With all the bank holidays of the year over, we’re re-lighting the ongoing debate of the 4-day working week, and whether it would work in the United Kingdom.
At face value, an extra day off sounds brilliant. A day to do the food shop, go for lunch, or catch-up on a Netflix show without eating into the standard weekend. However, there is a whole host of factors to consider when planning the logistics of this outcome.
What is a 4-day working week?
You may already know someone that works compressed hours and as such works full-time over 35 hours over 4 days. This is not uncommon for some.
But the four day work week that is being proposed isn’t this at all. It isn’t a compressed work schedule, but rather reduced hours. So, the employee would work around 28 hours over four days and have a three-day weekend.
A 4 day work week is a relatively new concept, brought about largely due to recent advancements in technology. However, some companies are already trialling the idea with promising results for both employees and employers. We’ve gathered a sum of benefits to the system:
Overworked employees are actually less productive than employees working an average or normal working week. Read that again.
To put into context, with less days in the working week, workers will maximise their time more efficiently to make sure everything is completed. No more lulling around knowing you have a lesser timeframe in which to get things done.
Perhaps the most obvious benefit to the 4 day working week, it shall allow for more time outside of work to manage personal errands and spend time on families and hobbies. Therefore maximising an individuals quality of life.
Better Employee Engagement
A 4 day week can lead to happier and more committed employees. Employees are less likely to be stressed or take sick leave as they have plenty of time to rest and recover. As a result, they return to work feeling ready to take on new challenges.
From 2015 to 2017, Sweden conducted a trial study into a shorter work week. Nurses at a care home worked only 6 hours for five days a week. Results were largely positive with nurses logging less sick hours, reporting better health and mental wellbeing and greater engagement as they arranged 85% more activities for patients in their care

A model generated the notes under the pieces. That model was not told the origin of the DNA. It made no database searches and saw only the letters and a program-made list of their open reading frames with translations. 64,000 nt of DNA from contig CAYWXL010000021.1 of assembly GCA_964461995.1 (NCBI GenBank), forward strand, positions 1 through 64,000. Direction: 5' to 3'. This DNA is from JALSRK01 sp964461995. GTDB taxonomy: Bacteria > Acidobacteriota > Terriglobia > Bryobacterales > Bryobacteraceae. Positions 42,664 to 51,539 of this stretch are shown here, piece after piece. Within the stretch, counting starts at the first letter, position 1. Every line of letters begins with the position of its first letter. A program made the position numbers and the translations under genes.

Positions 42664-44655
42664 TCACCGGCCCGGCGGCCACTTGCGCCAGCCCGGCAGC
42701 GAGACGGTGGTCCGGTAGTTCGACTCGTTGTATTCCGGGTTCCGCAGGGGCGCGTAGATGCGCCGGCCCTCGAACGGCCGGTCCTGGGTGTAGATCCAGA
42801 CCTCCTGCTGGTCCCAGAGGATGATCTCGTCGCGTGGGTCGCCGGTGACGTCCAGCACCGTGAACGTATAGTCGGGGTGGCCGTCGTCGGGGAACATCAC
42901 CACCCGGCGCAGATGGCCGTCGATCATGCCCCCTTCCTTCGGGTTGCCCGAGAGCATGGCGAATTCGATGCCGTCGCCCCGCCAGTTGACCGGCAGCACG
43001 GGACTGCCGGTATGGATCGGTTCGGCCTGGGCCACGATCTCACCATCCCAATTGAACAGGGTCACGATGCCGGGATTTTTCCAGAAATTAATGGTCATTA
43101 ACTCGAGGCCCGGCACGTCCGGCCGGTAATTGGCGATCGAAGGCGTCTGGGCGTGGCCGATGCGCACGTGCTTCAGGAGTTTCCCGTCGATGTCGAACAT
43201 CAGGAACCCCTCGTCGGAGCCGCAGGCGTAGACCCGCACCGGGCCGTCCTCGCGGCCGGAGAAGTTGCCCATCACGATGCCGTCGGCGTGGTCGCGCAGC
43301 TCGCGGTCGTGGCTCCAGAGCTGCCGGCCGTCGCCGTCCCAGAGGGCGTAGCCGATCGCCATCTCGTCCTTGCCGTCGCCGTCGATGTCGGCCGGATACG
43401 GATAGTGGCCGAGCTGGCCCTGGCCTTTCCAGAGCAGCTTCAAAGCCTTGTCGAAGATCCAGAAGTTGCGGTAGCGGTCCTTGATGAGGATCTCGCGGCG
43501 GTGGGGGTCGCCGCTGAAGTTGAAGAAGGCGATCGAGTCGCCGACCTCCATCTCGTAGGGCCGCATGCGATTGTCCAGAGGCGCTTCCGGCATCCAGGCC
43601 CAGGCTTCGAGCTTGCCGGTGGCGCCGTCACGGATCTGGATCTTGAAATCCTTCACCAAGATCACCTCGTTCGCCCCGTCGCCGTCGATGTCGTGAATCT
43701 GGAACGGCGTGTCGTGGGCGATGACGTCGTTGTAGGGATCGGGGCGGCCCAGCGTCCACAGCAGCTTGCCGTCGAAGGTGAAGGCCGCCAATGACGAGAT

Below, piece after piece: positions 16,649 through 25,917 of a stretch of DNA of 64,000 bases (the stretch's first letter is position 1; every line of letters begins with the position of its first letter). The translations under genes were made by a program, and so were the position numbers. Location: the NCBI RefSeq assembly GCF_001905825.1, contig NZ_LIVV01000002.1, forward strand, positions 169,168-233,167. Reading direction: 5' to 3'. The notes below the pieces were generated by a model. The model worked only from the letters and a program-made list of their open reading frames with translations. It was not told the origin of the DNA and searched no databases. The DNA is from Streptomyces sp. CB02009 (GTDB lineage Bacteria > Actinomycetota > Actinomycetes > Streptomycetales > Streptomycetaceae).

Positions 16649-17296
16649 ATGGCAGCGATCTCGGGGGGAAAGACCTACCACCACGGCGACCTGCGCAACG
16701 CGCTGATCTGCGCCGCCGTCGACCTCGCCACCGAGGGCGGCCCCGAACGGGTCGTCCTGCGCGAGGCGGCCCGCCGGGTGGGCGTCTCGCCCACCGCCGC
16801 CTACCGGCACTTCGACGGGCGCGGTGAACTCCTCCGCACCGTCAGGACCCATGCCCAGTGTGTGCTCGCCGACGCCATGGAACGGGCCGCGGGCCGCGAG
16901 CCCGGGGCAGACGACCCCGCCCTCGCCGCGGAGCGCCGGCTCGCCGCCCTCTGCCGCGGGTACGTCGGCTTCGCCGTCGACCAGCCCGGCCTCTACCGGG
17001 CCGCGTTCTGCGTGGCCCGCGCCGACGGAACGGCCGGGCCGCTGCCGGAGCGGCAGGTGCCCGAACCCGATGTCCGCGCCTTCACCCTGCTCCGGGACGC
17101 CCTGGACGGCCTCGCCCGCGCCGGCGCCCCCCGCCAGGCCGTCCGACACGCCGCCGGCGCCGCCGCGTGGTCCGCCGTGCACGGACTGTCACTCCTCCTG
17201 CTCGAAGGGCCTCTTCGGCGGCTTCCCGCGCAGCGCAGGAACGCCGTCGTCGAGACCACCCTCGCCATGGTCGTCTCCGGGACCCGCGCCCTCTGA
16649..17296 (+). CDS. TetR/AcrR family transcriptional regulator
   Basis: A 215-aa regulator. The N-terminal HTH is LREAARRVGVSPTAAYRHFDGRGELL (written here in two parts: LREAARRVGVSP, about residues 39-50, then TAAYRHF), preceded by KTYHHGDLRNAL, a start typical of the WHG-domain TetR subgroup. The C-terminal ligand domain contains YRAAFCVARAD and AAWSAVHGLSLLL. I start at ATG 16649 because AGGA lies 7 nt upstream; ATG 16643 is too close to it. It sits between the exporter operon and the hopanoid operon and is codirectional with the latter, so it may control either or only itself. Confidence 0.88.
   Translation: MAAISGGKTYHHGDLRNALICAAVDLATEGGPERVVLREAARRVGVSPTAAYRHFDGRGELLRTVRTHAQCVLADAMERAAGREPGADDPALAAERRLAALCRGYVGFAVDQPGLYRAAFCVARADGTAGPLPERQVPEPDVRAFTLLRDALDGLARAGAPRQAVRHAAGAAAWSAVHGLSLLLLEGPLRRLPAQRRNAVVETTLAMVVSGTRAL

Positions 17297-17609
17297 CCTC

A Smaller Carbon Footprint
Countries with shorter working hours typically have a smaller carbon footprint so reducing our work week from 5 to 4 days could have an environmental benefit too.
Shortening our working week means that employees don’t need to commute as much and office buildings are only in use four days a week. Thats if employers haven’t already implanted the work from home scheme.
While there are certainly a whole host of benefits to a 4 day work week, there are also a few disadvantages. Here’s our summary:
A study in Utah argues that a 4-day working week decreases customer satisfaction massively. In their study of the week, they said Customers complained that they were unable to access government services with offices closed on a Friday.
Using technology, like chatbots and AI-powered websites, could solve issues related to customer satisfaction as it would allow customers another avenue of support rather than relying on officebased staff members. However, if you don’t have access or capacities for this, not being around on a Friday could hinder you. Wrong Approach
Many confused the concept of a 4 day work week with compressed hours. And as we stated at the start, this isn’t what the structure is.
Employees who are expected to still work 35 hours, but across 4 days will actually show decreased levels of productivity and it can also impact employees’ engagement, work-life balance and overall happiness. To achieve the desired effects a 4 day work week should consist of standard 7 hour work days.
Need some help navigating what’s best for your business? Get in touch with us here at EPQ